Q.4) Can ABF’s workforce be considered genuinely “diverse”?
1.4 Research Significance
“Diversity” is a loaded term, which encompasses much more than what meets the eye. While many companies claim to have diversified their workforces, in reality, all they do is to include women and assign them important positions. This approach invariably leaves out many other minority groups, including which is integral to the formation of a diverse workplace. The current study is thus significant because it closely analyses ABF’s approach towards diversity, to determine whether the company includes the different minority groups to offer them better opportunities, or if it prioritises a single group (like women).
2. Literature Review
2.1 Chapter overview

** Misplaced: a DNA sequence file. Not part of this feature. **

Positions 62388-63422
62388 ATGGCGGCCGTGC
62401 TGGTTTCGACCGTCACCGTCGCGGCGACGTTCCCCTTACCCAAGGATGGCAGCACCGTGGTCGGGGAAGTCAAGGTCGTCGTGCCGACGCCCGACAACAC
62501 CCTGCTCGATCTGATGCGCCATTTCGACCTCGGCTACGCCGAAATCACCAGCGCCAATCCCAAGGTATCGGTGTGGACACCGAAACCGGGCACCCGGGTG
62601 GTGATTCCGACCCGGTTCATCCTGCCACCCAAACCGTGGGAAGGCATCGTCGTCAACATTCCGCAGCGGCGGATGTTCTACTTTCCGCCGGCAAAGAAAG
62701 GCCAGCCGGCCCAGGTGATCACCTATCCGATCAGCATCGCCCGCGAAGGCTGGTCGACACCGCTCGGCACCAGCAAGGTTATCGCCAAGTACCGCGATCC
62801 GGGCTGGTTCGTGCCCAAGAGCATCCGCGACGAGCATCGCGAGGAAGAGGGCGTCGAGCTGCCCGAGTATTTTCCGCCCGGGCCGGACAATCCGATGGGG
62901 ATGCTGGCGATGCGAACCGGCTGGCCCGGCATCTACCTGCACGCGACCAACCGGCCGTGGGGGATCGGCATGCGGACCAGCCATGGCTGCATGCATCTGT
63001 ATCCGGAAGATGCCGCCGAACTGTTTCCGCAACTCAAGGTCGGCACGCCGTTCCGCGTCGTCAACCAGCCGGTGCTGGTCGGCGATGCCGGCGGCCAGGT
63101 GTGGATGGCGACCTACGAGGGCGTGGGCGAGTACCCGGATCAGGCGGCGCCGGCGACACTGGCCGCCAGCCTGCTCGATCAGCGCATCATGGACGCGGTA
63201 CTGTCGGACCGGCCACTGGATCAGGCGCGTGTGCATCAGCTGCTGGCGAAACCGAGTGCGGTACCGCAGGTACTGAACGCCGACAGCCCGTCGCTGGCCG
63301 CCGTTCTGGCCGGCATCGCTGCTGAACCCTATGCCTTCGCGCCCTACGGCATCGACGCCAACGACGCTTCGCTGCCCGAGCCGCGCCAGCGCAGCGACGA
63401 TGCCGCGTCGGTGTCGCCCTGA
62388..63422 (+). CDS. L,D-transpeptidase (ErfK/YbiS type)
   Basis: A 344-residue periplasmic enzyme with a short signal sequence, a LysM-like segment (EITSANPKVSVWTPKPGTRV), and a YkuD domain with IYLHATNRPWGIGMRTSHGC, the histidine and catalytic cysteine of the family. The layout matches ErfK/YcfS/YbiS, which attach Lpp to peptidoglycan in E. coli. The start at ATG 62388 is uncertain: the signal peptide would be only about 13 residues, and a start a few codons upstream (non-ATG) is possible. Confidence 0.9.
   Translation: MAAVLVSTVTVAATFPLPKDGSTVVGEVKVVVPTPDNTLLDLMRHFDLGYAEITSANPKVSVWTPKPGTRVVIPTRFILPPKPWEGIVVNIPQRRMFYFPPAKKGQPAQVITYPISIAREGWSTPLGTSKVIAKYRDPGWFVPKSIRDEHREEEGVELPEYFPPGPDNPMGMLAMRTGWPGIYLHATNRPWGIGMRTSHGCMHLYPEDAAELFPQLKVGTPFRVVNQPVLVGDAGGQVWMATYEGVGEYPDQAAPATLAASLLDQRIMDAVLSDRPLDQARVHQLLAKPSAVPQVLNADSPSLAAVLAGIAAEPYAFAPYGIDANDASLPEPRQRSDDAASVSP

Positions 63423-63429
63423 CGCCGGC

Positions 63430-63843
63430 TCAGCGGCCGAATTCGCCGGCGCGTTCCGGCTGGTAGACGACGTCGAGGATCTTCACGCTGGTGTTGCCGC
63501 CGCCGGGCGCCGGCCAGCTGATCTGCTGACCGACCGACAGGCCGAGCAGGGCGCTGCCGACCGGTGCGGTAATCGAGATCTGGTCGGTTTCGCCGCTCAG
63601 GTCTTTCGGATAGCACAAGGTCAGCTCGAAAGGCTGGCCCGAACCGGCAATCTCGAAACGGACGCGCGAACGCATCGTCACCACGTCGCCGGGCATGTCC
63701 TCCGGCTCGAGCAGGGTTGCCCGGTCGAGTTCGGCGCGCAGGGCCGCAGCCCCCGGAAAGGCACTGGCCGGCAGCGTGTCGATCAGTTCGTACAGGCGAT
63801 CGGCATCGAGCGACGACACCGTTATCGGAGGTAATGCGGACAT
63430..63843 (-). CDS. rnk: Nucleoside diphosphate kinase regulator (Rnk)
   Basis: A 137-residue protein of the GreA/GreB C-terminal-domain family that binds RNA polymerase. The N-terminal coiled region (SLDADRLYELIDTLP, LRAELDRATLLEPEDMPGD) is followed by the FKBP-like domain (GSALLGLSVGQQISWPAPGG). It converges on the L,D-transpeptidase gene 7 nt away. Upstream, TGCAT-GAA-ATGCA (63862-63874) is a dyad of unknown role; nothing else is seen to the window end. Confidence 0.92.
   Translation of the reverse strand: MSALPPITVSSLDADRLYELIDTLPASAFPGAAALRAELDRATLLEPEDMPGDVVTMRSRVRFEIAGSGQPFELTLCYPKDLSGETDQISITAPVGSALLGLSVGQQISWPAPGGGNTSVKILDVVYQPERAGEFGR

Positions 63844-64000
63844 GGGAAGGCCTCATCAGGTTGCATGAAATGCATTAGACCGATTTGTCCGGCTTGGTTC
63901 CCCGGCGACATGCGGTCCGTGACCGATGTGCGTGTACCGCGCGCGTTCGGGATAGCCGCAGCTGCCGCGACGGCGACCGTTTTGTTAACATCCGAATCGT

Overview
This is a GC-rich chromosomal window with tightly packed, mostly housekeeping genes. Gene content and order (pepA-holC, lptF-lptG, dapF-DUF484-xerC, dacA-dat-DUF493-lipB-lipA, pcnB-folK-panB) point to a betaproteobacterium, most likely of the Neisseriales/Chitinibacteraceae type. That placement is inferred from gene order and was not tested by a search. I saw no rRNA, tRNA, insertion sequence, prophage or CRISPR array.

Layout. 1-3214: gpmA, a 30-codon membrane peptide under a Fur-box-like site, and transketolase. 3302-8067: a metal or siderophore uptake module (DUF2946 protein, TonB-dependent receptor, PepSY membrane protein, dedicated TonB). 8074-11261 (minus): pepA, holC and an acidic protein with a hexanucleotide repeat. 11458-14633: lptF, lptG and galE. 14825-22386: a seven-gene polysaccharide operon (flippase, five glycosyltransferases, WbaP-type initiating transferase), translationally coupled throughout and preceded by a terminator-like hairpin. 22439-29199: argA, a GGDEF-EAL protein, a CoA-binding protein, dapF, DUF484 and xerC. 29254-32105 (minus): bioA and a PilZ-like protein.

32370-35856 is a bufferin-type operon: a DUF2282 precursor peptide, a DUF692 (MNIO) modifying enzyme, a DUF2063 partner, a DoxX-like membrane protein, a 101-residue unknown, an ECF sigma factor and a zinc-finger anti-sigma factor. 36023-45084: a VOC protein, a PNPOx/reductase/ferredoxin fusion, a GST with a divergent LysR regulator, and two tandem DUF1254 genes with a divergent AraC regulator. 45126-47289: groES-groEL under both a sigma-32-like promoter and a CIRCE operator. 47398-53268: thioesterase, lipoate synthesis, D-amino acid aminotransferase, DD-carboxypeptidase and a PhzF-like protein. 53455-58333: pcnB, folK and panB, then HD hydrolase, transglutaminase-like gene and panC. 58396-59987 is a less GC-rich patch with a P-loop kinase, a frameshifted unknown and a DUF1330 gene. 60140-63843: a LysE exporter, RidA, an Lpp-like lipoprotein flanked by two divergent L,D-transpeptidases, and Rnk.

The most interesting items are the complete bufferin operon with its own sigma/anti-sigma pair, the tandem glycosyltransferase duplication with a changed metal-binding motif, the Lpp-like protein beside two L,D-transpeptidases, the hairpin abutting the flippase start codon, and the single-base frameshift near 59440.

Leadership is situational as the qualities of individuals and organizations contribute to special views and attitudes (Morgan and Várdy, 2009). A published study Women in the Workplace 2018 demonstrates that women are claiming leadership but frequently confront a workforce that sets the obstacles significantly. The research also shows that men may not be completely aware of these difficulties or be able to detect them. They underestimate barriers or struggle to comprehend why women are so upset about problems, which makes it harder for women to deal with them(Ilmakunnas and Ilmakunnas, 2011). Any business seeking to profit from the tremendous contribution of women’s passion and skills must react and help women to thrive. In the light of this above-mentioned perception, women are often provided with the position of leadership in many organizations. According to Greenetal. (2002),however, it becomes a core concept of research whether including them in the workplace will satisfy the need of another diversified concept such as age, race, ethnicity and disabilities. Often companies try to introduce female leaders in their originations and try to portray a culture of inclusion and diversification which might be deceptive sometimes. This literature review section will provide a precise concept on the subject and throw light on the perceptions of different proponents in different journal articles and other scholarly papers.